Development of a method to investigate intra-molecular proton migration during collision induced dissociation of gas-phase peptides
Use of a combination of hydrogen/deuterium (H/D) exchange, mass spectrometry (MS) and/or CID is a rapidly evolving approach to the investigation of protein structure and conformation and the dynamics of conformational change. It has been noted, however, interpretation of CID MS data on partially deuterated peptide ions can, in principle, be hampered by both inter- and intra-molecular migration of hydrogen and deuterium atoms. In this study, an isotope tracer was produced in situ by a McLafferty-type rearrangement of C-terminal peptide tert -butyl esters. This rearrangement generates a peptide with a C-terminal acid group with an isotope label. The label can then be traced through multiple CID stages to determine the amount of intra-molecular migration and scrambling of protons among exchangeable sites. Experimental results from a series of Li + cationized sarcosine substitution peptides show that the C-terminal acid and amide positions, and the amide position adjacent to the C-terminus, allow the exchange of the isotope label. Transfer to the amide position at the N-terminus, the position for which the distance from the site at which the isotope tracer was initially generated is the greatest, appears to be less favored. The influence of amino acids and cations on intramolecular proton migration was also investigated. Three series of peptides AcSarGXOtBu, AcGSarXOtBu, AcSarSarXOtBu (where X was glycine(G), alanine(A), valine(V), leucine(L), phenylalanine(F)) together with three cations Li + , Na + and Ag + were used in this study. The results show that amino acids and cations have only a slight effect on the amount of proton migration observed.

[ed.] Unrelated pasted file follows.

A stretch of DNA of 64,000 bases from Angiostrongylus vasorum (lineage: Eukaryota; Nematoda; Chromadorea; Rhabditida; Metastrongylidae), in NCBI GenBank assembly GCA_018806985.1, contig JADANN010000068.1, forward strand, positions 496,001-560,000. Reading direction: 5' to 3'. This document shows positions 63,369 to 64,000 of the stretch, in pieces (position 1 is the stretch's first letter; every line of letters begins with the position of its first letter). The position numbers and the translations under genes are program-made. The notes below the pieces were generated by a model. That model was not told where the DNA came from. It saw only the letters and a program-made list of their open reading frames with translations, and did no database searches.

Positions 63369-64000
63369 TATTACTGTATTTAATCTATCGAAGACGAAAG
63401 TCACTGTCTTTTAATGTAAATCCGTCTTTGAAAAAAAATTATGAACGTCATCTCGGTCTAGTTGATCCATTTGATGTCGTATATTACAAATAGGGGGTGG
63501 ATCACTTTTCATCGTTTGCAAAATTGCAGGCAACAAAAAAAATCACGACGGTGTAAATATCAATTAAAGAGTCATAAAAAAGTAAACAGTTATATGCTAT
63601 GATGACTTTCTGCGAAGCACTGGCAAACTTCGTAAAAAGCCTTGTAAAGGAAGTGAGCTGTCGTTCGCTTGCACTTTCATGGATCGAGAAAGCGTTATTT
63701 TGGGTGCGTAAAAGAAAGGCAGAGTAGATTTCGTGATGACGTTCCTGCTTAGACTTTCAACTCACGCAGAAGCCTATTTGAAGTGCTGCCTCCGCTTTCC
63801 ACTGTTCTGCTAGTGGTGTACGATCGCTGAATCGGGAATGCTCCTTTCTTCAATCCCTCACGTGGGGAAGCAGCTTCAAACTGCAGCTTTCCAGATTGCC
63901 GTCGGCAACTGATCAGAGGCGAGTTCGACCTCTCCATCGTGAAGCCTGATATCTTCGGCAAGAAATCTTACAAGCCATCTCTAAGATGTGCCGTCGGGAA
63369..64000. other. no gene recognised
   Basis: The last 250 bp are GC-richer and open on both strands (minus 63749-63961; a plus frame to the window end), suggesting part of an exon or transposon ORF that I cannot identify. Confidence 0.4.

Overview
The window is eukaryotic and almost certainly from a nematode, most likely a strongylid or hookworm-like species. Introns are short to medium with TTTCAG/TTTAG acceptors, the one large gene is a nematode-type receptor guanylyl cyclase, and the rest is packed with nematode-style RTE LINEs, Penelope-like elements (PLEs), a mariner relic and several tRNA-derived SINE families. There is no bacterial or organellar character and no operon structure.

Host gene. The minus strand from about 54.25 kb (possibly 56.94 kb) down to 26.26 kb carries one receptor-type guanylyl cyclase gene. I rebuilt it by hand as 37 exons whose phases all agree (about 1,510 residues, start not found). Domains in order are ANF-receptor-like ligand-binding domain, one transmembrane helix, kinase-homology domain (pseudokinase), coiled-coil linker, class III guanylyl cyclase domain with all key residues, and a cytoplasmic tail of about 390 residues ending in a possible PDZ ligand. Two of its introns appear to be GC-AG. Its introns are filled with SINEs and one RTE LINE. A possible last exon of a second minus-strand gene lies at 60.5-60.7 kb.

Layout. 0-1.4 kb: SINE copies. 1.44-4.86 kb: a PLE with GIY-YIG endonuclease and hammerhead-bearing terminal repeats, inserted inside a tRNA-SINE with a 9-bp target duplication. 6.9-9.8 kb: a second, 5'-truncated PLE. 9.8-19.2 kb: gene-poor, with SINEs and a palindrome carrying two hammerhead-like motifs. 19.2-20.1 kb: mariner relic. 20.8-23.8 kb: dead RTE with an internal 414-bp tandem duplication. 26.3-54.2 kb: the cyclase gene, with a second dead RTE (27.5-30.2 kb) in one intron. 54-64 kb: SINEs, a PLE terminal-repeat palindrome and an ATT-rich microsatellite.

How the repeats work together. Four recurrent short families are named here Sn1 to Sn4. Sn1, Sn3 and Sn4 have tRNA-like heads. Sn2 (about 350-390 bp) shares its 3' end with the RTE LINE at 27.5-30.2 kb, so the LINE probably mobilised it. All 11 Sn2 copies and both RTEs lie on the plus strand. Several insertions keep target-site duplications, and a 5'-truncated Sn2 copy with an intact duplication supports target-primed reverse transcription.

Thesis (M.S.)--Wichita State University, College of Liberal Arts and Sciences, Dept. of Chemistry.